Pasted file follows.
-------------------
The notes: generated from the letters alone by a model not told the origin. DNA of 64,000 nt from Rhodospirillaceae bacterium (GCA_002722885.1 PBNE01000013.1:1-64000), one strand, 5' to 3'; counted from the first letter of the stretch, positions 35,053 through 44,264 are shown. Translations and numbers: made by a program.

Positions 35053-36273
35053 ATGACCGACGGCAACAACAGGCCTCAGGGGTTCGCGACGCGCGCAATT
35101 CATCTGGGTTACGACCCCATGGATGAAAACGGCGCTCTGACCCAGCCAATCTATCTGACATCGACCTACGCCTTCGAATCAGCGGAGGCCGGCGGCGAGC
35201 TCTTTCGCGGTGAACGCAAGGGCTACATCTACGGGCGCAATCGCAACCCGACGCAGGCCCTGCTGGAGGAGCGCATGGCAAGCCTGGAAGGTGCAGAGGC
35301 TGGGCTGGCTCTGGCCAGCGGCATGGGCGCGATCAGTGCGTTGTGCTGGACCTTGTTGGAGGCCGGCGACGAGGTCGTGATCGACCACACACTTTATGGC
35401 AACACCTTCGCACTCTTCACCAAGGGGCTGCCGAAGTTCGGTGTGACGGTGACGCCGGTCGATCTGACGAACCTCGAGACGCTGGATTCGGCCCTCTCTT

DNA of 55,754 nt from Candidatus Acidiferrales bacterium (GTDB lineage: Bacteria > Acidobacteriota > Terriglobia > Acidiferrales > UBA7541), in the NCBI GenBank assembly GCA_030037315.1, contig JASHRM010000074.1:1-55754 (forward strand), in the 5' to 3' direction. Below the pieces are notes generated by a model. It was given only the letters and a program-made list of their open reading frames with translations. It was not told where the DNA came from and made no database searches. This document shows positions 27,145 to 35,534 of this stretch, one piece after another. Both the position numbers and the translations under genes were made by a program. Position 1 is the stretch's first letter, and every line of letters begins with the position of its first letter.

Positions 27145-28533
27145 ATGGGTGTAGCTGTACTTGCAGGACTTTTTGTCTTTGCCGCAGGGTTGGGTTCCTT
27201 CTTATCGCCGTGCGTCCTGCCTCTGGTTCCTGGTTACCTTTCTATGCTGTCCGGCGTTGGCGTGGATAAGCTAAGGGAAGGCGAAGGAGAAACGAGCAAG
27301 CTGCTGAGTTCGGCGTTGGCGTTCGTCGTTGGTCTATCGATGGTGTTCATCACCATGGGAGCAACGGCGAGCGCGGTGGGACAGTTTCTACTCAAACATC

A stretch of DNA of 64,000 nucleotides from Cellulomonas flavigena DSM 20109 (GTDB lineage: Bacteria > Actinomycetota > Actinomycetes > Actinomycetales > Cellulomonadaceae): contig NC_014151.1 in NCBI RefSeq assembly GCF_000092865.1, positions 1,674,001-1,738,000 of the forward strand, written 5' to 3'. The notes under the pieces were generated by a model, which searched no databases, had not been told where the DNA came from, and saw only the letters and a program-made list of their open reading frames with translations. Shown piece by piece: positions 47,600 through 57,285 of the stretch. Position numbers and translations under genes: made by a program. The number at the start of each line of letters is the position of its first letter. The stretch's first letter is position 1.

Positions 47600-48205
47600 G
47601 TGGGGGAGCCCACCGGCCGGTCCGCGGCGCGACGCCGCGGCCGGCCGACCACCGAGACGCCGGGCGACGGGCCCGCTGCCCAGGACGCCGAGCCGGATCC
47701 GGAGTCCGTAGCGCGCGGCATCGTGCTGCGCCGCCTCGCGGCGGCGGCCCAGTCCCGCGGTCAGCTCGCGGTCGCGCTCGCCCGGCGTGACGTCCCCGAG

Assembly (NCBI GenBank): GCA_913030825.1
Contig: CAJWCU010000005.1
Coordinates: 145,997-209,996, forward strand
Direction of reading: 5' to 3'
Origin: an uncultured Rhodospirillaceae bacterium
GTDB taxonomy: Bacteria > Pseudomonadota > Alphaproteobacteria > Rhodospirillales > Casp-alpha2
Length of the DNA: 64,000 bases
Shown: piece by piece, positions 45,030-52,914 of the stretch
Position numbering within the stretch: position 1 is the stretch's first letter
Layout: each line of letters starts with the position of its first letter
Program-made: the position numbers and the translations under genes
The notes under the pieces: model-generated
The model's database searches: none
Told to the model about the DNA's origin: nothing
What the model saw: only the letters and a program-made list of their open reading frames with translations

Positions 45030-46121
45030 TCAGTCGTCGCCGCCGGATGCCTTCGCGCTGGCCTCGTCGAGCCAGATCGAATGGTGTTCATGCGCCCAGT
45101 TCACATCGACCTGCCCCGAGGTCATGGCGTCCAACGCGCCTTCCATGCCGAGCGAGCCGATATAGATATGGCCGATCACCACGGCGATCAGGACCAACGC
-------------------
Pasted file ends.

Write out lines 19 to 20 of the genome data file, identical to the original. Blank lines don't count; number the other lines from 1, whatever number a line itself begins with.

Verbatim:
Contig: CAJWCU010000005.1
Coordinates: 145,997-209,996, forward strand